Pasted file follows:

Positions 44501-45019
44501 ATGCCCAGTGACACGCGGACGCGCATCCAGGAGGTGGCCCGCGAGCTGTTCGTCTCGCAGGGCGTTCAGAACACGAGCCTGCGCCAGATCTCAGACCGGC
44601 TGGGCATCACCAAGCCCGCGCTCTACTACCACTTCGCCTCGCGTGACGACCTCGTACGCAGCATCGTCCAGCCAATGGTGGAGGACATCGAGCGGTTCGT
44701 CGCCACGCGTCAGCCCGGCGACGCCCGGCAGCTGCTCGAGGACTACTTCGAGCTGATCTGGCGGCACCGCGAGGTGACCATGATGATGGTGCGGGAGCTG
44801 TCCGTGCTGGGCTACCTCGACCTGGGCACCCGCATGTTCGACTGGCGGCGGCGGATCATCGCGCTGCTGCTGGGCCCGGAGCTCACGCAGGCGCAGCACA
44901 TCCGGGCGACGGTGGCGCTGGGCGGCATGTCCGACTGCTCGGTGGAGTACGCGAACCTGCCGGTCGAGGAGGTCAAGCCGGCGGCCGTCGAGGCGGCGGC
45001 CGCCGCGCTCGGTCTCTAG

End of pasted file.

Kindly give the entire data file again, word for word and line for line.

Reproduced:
Positions 44501-45019
44501 ATGCCCAGTGACACGCGGACGCGCATCCAGGAGGTGGCCCGCGAGCTGTTCGTCTCGCAGGGCGTTCAGAACACGAGCCTGCGCCAGATCTCAGACCGGC
44601 TGGGCATCACCAAGCCCGCGCTCTACTACCACTTCGCCTCGCGTGACGACCTCGTACGCAGCATCGTCCAGCCAATGGTGGAGGACATCGAGCGGTTCGT
44701 CGCCACGCGTCAGCCCGGCGACGCCCGGCAGCTGCTCGAGGACTACTTCGAGCTGATCTGGCGGCACCGCGAGGTGACCATGATGATGGTGCGGGAGCTG
44801 TCCGTGCTGGGCTACCTCGACCTGGGCACCCGCATGTTCGACTGGCGGCGGCGGATCATCGCGCTGCTGCTGGGCCCGGAGCTCACGCAGGCGCAGCACA
44901 TCCGGGCGACGGTGGCGCTGGGCGGCATGTCCGACTGCTCGGTGGAGTACGCGAACCTGCCGGTCGAGGAGGTCAAGCCGGCGGCCGTCGAGGCGGCGGC
45001 CGCCGCGCTCGGTCTCTAG